museum of natural history
My day at the office started in a typical manner. Once there I proceeded to walk through the break room, grab a coffee and a donut, said my hellos, and walked to my office. I worked in the Division of Anthropology and led a team of researchers and explorers for the North American region. It was only my third year as head curator and my fifth year out of college. I was lucky enough to land such a great position and study under Thomas Bradbury, one of the greatest curators this museum had ever seen. I was hand selected by Bradbury to replace him when he retired and recruited to work there after college.
I studied anthropology at Harvard, having earned my PhD and spending several years in school. It was nice to finally be out in the real world doing what I love. I’m originally from a smaller town in Virginia, definitely an East Coast girl, but I have always been fascinated by the people around me.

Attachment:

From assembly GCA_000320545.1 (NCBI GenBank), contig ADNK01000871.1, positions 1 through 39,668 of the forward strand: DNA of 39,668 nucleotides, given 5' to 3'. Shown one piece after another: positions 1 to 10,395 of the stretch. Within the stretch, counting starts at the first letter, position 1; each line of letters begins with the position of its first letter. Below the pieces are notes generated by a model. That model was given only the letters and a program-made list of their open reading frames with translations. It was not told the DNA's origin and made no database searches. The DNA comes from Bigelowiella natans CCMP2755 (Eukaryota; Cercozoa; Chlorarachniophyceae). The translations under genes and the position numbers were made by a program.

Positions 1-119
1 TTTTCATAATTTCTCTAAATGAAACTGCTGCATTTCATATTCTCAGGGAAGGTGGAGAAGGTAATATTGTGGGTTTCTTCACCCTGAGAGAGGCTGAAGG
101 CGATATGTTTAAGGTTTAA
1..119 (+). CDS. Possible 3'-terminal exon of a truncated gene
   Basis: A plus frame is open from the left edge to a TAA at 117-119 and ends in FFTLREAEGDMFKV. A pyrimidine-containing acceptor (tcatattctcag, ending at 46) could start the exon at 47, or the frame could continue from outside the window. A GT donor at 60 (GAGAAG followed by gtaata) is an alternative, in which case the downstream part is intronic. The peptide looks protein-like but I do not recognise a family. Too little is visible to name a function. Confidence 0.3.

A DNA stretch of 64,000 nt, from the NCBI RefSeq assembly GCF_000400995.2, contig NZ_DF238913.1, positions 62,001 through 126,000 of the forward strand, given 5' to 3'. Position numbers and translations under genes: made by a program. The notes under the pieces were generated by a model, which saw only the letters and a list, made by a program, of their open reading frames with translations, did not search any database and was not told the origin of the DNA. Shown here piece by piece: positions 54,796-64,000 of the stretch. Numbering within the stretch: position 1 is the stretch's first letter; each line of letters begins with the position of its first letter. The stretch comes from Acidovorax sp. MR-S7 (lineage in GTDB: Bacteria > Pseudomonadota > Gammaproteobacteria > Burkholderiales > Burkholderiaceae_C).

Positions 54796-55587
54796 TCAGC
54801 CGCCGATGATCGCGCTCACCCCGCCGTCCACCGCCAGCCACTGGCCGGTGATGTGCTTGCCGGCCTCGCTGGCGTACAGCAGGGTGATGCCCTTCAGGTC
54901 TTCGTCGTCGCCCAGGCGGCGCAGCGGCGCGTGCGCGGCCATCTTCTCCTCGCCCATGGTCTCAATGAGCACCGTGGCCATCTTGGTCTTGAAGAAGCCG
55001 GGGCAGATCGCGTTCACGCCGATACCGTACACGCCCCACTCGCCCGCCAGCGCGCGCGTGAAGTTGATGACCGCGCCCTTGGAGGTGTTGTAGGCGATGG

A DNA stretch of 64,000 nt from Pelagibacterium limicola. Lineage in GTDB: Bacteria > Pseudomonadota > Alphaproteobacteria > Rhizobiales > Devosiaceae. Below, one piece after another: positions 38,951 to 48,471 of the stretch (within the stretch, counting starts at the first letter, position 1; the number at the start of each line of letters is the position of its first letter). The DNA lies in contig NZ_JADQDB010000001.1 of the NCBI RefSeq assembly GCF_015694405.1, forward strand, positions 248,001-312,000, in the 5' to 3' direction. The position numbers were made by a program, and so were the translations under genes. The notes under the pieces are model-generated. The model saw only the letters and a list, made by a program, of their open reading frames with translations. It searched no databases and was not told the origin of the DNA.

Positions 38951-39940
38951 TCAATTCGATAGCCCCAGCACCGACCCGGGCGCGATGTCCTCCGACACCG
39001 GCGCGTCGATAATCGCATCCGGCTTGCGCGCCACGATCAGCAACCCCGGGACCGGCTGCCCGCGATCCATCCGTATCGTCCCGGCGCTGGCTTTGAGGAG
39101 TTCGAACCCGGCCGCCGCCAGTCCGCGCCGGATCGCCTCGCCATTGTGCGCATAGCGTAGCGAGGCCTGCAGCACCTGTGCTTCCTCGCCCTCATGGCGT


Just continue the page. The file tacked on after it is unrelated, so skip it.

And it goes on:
I was working on a new project and hoped to explore a cluster of remote islands off the coast of Canada. They were completely untouched and until recently they hadn’t even shown up on satellites. The weird thing is that they didn’t show up on every satellite. We had a new Satellite that was on loan from some government agency. It was state of the art. Its official name was classified, so it was recognized by our systems as MNH-11. We often referred to it as classy since you can’t shorten Museum of Natural History past MNH.